This decline took place BEFORE the implementation of this new law. From more than 88% to less than 2% is pretty impressive. (That also means that most Americans over the age of 40 or so had blood lead levels as children that are now considered dangerous, and we mostly survived.)

    Obviously, the lead-reduction measures taken in the past 30 years (notably the elimination of leaded gasoline and of lead-based paints) have worked very well.

    Diets ample in calcium and Vitamin C also have protective effects, and may have been more widely shared in recent years than before although a large percentage of children still don’t get enough calcium. Calcium prevents the absorption of lead from the intestinal tract.

    My father was a third-generation commercial painter who used red lead paint daily throughout his life and my childhood. We were around it all the time, with no discernable ill effects cognitively or otherwise. Some of his crew who neglected wearing their masks would come down with symptoms of lead poisoning, which a gallon of milk daily for a few weeks seemed to take care of (although there may have been subtle long-term effects and of course, the workers were not children).

    This new law is probably going to cost far more than the value it will add to further reducing lead exposure. Personally, if I had a child to protect and a limited budget, I’d rather put the money into a safer vehicle, protective sports gear, plenty of milk, more fresh fruits and vegetables,good dental care, rather than certified tested lead-free clothes. To minimize lead exposure I’d check my pipes to make sure lead is not present, dust frequently, wash the dust rags, and use a good HEPA vaccuum cleaner.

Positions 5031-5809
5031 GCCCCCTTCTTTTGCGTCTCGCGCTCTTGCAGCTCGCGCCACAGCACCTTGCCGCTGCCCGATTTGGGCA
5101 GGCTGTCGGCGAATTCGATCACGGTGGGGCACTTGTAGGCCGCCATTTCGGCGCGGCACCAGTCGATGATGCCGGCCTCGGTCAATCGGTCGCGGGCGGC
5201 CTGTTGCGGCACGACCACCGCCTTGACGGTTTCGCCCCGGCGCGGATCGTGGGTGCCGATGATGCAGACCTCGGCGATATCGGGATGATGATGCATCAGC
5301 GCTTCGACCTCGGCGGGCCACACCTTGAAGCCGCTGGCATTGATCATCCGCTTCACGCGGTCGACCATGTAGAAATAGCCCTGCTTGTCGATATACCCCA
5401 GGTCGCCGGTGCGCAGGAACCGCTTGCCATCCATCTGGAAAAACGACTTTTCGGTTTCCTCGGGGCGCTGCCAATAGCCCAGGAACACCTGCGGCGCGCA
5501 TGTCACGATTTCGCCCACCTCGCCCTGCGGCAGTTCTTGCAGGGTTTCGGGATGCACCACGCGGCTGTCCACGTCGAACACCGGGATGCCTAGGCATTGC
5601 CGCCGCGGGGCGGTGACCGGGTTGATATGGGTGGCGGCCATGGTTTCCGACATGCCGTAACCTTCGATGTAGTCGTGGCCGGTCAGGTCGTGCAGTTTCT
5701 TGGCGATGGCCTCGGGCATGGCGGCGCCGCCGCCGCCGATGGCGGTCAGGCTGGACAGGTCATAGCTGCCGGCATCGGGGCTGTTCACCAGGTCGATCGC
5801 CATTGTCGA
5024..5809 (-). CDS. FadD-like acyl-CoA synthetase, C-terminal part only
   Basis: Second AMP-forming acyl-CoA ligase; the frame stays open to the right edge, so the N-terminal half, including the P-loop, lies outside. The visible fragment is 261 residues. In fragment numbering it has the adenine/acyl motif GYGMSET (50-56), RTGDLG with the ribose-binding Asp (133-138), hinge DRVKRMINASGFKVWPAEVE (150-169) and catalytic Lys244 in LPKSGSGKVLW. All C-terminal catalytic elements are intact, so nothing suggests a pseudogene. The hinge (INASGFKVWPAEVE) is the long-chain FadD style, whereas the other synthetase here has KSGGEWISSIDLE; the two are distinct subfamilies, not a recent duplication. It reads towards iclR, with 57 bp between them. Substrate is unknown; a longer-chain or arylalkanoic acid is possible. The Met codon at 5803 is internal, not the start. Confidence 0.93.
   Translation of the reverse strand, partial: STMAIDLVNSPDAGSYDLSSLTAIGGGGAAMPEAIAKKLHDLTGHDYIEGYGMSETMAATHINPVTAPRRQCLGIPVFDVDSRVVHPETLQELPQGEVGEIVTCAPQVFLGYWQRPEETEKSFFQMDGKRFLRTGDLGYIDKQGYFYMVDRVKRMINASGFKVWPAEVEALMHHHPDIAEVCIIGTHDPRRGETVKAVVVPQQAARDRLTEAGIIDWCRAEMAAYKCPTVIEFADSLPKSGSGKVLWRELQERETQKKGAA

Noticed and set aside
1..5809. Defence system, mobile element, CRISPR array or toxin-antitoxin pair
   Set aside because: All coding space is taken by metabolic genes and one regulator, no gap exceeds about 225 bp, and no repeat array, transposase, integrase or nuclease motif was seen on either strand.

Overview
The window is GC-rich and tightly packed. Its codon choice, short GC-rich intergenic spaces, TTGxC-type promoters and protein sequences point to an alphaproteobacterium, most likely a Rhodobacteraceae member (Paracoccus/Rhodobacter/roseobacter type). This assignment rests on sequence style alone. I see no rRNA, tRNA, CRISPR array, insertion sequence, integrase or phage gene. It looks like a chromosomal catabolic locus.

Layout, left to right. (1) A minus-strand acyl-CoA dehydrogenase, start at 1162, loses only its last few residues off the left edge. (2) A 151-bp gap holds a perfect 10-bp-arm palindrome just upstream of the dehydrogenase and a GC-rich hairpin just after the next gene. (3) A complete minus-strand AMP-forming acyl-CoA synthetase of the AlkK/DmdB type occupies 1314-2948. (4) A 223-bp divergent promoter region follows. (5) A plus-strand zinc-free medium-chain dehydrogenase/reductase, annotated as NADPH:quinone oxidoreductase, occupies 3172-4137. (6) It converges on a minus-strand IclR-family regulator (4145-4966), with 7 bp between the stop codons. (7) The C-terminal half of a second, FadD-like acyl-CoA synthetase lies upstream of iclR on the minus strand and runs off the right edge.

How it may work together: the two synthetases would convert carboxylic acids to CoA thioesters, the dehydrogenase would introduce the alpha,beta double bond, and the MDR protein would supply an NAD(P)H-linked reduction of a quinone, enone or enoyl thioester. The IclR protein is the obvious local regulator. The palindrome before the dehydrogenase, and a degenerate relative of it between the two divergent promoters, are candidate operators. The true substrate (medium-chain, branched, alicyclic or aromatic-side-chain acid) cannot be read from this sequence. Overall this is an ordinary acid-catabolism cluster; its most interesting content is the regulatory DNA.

28. Katie says:

    This doesn’t save handcrafted children’s toys and clothing!

    Ironically handcrafted, made in the USA toys saw a huge boost in sales from the lead scares. Now they might be driven out of business entirely.

    This law favors the big toy manufacturers who were responsible for the lead scare anyway. The ones who make mass produced toys in China are the ones who can afford to get their products tested.

  29. Elizabeth says:

    This statement doesn’t actually legally clarify the law, since it is a statement from the CSPC not actually changing the law.

    I think even more information is needed since resellers can be fined or jailed for selling items that are untested if they contain higher lead counts even if the reseller has no information on the lead count (as in that information is not available).

  30. DeeDee says:

    Does anyone have any actual statistics; not lab stats or hypothetical stats, regarding the adverse effects on any flesh and blood children due to the “lead” in their clothing? We’ve raised 4 children and now have 3 grandchildren and all of them are in the best of health. As were their friends, their classmates, their significant others, and their friends and classmates. This is a ridiculous and wasteful abuse of government resources. If our elected and appointed officials had too much time on their hands, perhaps they should have spent both reinforcing the quality of our children’s education, or their safety from predators. They should not take it upon themselves to make a decision of this magnitude that affects us all. I would think that the very MOST they should have done would be to require manufacturers to post a warning label on clothing stating “This garment may contain lead; a product known to have adverse effects on the health…”. Like the warning posted on cigarettes and alcohol. The government presumes too much power. It’s unconstitutional, and an absolutely awful obstacle to put in the path of our small business owners in a time when they so desperately need not only our support; but that of the government as well.